Posted by Patent Hawk at May 3, 2009 11:20 PM | Patents In Business
The gang of the giant high tech leviathans, aka "the Coalition for Patent Piracy" is corrupting the nation while shoving this fraudulent "reform" down everybody's throat...
I truly hope the opposition to this epic and potentially catastrophic swindle, which at least on paper seem stronger and more influential then the big tech Robber Barons, will not drop the ball in this blood war, or else we can kiss the US as we know it, goodbye...
Posted by: Regata De Blanc at May 4, 2009 3:31 AM
I wish everyone was paying attention.
Grove's goal is to protect the status quo.
When Moore and Noyce quit Fairchild Semiconductor to form Intel -- they would've been crushed without strong patent protection.
Today's new strategy: prevent Intel (and every other entrenched interest) from becoming the next Fairchild Semiconductor -- largely forgotten as unapproved upstarts do it faster, better & cheaper.
This isn't just a patent issue - it is pervasive. Pay attention, people. Patent is just the one battle you happen to be close to. Agents of "change" are really agents of "status quo."
Posted by: Anon at May 4, 2009 5:32 AM
OK, the Hungarian Jew András István Gróf escaped from his communist country and came to Silicon Valley just at the right time to catch the wave...
Now he looks down upon us (the unlucky ones who came much later and still struggle to make our own American dream a reality) from his Hall of Fame throne and laments patents being bad...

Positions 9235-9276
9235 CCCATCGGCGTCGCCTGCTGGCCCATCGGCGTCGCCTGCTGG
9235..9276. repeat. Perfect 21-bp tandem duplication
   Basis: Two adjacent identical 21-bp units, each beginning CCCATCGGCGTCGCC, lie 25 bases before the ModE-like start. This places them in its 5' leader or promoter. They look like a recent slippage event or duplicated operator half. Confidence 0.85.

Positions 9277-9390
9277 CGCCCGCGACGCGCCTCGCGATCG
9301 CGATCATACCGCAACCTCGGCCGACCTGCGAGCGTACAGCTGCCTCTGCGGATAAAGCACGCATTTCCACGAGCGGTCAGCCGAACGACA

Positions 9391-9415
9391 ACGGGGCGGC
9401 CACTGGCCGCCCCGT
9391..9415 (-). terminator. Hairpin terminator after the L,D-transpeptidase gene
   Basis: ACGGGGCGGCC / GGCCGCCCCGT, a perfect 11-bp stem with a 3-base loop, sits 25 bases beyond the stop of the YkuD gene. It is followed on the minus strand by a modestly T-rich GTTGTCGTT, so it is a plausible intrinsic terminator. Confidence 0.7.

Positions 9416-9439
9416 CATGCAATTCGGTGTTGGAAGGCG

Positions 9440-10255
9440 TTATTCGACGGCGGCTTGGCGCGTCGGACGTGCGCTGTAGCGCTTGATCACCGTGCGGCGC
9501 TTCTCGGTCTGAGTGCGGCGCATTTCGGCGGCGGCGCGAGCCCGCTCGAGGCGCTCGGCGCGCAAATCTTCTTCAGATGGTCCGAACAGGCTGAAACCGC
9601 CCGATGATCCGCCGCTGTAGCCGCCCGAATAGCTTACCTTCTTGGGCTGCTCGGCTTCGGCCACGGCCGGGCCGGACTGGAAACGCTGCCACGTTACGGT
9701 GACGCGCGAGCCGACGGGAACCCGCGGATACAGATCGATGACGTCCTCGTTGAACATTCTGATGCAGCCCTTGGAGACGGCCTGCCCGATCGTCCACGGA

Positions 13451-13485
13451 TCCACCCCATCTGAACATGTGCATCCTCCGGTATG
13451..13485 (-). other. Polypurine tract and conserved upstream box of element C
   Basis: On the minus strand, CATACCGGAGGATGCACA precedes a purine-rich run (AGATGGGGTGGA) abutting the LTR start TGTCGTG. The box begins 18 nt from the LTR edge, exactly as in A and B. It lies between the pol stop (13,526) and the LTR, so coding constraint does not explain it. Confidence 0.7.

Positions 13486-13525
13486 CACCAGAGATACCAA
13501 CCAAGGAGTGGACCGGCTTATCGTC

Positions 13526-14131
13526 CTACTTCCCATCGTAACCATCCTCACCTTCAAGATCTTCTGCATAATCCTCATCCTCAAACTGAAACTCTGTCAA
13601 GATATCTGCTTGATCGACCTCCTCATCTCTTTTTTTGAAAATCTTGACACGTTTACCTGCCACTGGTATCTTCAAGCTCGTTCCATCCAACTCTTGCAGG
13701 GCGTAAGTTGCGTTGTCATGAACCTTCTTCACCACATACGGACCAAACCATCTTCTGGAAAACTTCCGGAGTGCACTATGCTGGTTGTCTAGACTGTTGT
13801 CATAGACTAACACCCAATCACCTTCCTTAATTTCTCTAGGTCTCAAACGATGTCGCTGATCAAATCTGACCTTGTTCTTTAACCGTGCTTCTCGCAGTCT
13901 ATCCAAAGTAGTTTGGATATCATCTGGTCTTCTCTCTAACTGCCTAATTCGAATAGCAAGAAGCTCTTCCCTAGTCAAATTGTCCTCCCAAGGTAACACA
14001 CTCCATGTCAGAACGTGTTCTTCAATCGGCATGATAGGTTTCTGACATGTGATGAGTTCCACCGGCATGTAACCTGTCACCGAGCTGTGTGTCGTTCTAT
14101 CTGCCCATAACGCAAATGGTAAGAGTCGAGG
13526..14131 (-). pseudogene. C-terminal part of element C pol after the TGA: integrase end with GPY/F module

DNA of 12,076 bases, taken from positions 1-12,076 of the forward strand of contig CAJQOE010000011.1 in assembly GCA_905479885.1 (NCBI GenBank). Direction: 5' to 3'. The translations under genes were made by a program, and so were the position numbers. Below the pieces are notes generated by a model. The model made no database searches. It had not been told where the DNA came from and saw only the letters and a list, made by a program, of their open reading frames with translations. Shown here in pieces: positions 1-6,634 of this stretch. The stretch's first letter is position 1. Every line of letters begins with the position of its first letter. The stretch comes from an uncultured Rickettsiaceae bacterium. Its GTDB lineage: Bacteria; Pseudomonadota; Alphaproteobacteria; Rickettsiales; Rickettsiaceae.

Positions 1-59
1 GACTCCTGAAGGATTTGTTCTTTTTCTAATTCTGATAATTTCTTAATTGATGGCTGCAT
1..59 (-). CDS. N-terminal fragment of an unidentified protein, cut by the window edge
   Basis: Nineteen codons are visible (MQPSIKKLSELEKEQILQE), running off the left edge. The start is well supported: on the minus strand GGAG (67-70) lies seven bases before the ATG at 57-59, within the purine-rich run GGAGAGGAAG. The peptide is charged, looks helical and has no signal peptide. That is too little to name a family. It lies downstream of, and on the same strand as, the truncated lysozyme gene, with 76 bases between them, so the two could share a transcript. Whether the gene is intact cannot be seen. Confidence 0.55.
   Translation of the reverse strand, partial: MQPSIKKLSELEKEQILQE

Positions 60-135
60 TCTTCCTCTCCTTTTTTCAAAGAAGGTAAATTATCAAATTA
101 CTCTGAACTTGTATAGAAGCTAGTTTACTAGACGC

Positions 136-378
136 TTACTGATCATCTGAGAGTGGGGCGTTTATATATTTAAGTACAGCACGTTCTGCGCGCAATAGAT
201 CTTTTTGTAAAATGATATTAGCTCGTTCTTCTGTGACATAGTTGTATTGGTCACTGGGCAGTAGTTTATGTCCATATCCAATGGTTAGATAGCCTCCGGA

Sorry András, you had your American dream, now move over and let others have it too !
Why would anybody in the world (other than congress critters) listen to corporate stooge ?
Posted by: angry dude at May 4, 2009 6:09 AM
Idk hawk, you're always upset at those that are indeed just as "in the know" as you are having a different opinion. Personally I'd pay attention to an old timer like this.
Posted by: 6000 at May 4, 2009 9:57 AM
Thanks for your comment. It seems that you too are struggling with concepts. In other words, you don't seem to be catching on to what's going on.
What does "Idk" mean, if anything?
Posted by: Patent Hawk at May 4, 2009 10:32 AM
idk = i don't know.
"In other words, you don't seem to be catching on to what's going on."
On the whole I think I am rather catching on to what is going on. What is going on is people coming up with "inventions" aka "ideas" akin to ones that I have every day of my life, and then putting them down on a sheet of paper and claiming a monopoly over it for having publicly disclosed the idea. While this is going on, other people are attempting to come up with ideas AND bring those ideas to me in some practical form. I, as a consumer, or "the public" have little love for the person who first wrote down the idea, and have lots of love for the person who brings me the idea. This is in every case save one. Where the idea was well beyond what would be expected of those of ordinary skill, and would never even have a slim chance of making it to me if the person who wrote it down didn't write it down. What you aren't catching on to is that my feelings on the matter are the way most people are starting to feel on the matter.